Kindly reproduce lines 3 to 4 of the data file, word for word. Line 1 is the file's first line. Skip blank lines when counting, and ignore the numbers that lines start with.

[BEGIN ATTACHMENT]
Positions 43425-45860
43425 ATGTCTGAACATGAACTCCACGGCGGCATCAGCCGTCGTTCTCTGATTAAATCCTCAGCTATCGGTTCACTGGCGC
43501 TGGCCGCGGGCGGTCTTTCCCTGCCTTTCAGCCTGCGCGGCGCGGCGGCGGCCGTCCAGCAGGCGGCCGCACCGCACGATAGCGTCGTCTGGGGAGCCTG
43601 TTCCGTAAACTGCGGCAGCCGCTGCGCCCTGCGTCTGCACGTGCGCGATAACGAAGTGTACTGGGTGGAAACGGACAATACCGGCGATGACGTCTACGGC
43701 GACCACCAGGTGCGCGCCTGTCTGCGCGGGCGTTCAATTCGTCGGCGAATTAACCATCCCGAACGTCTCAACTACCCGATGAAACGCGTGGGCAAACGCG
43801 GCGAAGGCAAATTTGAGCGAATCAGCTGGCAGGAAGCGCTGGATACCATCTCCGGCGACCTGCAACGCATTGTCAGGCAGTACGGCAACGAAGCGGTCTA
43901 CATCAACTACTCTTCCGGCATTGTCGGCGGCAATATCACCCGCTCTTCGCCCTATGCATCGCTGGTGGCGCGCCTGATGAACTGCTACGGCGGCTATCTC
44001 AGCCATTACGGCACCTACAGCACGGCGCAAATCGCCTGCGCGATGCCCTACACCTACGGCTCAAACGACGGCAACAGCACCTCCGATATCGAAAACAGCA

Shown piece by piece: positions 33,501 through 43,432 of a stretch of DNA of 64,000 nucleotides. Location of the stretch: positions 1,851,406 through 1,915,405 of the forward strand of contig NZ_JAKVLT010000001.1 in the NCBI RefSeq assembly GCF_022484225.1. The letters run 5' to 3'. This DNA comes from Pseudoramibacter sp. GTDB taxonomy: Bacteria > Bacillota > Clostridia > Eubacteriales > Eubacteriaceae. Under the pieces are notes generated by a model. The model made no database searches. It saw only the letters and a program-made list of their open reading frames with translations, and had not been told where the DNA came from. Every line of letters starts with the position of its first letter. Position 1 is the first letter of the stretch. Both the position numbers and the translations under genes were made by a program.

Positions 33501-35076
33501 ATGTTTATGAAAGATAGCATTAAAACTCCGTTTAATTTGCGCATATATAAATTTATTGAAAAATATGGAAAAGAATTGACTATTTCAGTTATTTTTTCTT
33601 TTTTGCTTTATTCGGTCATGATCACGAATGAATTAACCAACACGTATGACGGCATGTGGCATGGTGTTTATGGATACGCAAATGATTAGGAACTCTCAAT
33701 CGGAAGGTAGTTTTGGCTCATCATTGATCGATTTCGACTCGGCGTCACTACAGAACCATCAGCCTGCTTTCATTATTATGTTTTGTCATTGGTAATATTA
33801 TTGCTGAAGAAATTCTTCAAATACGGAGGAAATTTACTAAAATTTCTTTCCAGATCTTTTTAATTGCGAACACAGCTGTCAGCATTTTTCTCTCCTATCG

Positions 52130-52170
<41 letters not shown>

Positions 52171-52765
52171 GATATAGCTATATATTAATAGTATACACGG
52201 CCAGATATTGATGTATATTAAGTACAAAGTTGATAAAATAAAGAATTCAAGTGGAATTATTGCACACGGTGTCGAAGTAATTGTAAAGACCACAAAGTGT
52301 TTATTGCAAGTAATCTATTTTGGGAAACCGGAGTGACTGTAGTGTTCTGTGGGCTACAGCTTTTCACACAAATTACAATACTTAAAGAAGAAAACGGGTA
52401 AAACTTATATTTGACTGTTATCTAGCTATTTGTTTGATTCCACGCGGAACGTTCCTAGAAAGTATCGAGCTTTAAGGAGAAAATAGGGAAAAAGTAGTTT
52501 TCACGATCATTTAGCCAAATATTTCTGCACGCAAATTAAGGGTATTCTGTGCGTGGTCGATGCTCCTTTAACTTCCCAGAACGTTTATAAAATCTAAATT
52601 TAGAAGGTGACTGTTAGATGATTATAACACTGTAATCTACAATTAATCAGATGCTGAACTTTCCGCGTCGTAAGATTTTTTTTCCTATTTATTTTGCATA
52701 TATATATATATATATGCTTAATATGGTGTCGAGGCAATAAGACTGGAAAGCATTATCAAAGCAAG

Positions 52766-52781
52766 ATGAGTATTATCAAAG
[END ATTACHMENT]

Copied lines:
43501 TGGCCGCGGGCGGTCTTTCCCTGCCTTTCAGCCTGCGCGGCGCGGCGGCGGCCGTCCAGCAGGCGGCCGCACCGCACGATAGCGTCGTCTGGGGAGCCTG
43601 TTCCGTAAACTGCGGCAGCCGCTGCGCCCTGCGTCTGCACGTGCGCGATAACGAAGTGTACTGGGTGGAAACGGACAATACCGGCGATGACGTCTACGGC